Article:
Project Scaffolding with Yeoman

I’m all about learning the tools of the trade in my pursuit of the web application I am writing at the moment. I started a new job as well, and they gave me a Mac to work on. My PC stays home and the Mac becomes my development platform during the day. Also, I’m working more in Node or IO.js these days instead of ASP.NET.

That brought up the topic of scaffolding. Visual Studio does a beautiful job of scaffolding – you select a project, or a new item and a type and it generates a whole bunch of stuff for you. You can then edit it to your hearts content. I know I normally start with an empty project – but even that has the basics set up for you.

What, then, about the poor Linux or Mac user? Well, not so poor – those macbook pros are not cheap. The Mac user has Visual Studio Code which is great for editing files. However, not so much on the scaffolding.

Let’s say you’ve decided to develop a single page application in Node and Ember.js – one of the hot web application frameworks (along side Angular and React). How do you get that initial boost? That’s where Yeoman comes in.

Installing Yeoman

Yeoman runs on top of Node and NPM, so you need to have those installed first. I’ve covered that topic in a previous article. Once you have those installed, Yeoman is installed like this:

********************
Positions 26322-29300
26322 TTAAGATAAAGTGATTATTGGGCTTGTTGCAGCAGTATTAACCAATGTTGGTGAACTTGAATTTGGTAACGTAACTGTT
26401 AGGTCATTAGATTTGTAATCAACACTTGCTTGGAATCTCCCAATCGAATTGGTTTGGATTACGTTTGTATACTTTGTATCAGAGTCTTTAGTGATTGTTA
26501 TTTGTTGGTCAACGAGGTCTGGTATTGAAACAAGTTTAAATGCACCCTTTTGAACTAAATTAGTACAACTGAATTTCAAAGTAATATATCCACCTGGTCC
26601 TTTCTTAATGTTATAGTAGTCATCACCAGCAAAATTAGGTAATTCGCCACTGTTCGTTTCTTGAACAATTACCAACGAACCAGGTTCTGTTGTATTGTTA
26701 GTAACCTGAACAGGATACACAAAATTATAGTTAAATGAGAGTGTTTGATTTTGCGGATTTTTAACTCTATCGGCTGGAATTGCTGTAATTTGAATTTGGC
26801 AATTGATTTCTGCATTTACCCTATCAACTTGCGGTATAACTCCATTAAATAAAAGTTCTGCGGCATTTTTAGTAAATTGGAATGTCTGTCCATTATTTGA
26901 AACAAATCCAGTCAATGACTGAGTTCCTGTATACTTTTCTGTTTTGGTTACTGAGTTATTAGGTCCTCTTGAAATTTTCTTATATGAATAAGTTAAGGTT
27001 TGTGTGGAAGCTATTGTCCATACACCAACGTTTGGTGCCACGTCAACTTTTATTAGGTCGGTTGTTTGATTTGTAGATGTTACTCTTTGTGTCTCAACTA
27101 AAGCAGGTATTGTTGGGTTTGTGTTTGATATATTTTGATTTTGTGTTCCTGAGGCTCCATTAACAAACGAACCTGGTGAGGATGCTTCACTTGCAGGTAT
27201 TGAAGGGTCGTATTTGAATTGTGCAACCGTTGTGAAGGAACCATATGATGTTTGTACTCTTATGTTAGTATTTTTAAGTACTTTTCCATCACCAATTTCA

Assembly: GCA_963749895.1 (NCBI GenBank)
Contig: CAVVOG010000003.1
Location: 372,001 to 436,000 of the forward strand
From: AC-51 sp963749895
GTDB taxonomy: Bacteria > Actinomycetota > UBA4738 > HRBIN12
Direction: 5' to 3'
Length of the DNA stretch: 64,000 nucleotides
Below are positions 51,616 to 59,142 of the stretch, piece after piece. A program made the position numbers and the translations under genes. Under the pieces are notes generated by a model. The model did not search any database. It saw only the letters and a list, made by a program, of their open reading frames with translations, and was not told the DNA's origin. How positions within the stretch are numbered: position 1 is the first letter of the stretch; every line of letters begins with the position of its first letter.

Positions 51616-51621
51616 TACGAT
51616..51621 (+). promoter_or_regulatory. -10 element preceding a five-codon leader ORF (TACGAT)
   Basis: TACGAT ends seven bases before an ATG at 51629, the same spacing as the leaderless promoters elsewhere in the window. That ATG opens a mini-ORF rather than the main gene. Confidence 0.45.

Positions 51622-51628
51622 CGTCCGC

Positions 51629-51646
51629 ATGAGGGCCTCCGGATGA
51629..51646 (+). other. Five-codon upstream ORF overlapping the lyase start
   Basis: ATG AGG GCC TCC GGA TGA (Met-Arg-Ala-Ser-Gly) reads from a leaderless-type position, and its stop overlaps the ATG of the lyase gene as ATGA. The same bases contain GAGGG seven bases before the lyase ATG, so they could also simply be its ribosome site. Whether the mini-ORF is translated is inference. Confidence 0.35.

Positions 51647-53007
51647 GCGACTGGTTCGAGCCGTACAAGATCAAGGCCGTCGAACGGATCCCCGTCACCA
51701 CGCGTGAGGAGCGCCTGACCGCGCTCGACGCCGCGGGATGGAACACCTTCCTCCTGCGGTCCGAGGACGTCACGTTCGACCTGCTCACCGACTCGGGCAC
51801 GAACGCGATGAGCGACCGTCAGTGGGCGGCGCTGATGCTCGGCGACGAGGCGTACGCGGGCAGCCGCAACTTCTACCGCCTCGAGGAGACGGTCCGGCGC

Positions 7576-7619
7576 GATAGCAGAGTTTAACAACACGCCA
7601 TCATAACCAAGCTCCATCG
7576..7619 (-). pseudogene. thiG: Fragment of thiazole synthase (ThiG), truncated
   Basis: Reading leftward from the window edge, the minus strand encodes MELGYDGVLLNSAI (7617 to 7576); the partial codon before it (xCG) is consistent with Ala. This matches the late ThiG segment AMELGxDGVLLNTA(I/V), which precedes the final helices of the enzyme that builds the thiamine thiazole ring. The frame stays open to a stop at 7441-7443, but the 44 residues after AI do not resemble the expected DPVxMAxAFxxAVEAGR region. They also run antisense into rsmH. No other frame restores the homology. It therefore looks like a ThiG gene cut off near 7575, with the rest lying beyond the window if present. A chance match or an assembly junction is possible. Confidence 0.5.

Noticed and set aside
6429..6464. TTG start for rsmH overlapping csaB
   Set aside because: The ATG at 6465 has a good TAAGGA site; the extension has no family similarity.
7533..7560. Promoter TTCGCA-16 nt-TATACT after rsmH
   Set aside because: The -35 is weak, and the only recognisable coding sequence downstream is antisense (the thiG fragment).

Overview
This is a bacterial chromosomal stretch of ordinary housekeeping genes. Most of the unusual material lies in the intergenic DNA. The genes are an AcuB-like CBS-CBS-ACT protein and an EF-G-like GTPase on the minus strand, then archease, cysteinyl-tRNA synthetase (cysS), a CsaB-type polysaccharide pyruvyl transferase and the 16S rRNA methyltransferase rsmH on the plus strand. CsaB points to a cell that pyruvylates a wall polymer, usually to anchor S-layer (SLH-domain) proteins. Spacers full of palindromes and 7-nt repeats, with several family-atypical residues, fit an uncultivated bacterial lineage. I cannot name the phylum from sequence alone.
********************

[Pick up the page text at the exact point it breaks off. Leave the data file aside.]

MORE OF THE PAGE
npm install -g yo

To run Yeoman, just type “yo”. It will ask you if it can report usage statistics – I’m all for doing this on open source projects. Then it asks you what to do. We need a little more help here. It’s asking me about generators? Let’s get outta here!

What’s a Generator?

In order to properly use Yeoman, you need a generator. The Yeoman generators are all distributed via npm so you can just go onto the npm website and search for yeoman to get a list. Warning, though – there are a lot of them.

Since pretty much all of the npm stuff is actually hosted on GitHub, it’s very easy to go look at GitHub to find out what is in the generator. Look in the app/index.js file to see what it does (most of them are very readable) and then in the other directories under app to see the files.

Installing a Generator

So, I have Yeoman installed and I can run yo --help on the command line. Actually, this command is great because it tells you what are the available generators. Let’s say we want a web application starter. I see the Yeoman Team has provided a generator-webapp which contains much of what I need. To install the generator, use NPM:

npm install -g generator-webapp

Some (badly written) generators require you to put in a link. It’s probably best to skip those ones. Once you’ve install the generator, you can check out the availability with yo --help:


Scaffolding with Yeoman

The actual scaffolding is done with Yeoman like this:


There are sometimes some questions to ask – in this case, Yeoman asks you what you want – Bootstrap, SASS and Modernizr are options in this particular case. It then runs bower and npm for you (if you don’t have bower installed, it bombs out – you can install it with npm install -g bower and then run bower install yourself). This can take some time. If you are installing grunt, jshint, bootstrap, sass and modernizr – it will probably take a good length of time to set up just from downloading the requirements.

One of the things I’m going to be doing over the coming weeks is to develop a small application with authentication – maybe a family kanban board or something like that – in each of the Javascript single page application frameworks. In this way, I’ll be able to get a good look at all the frameworks and decide which one I like.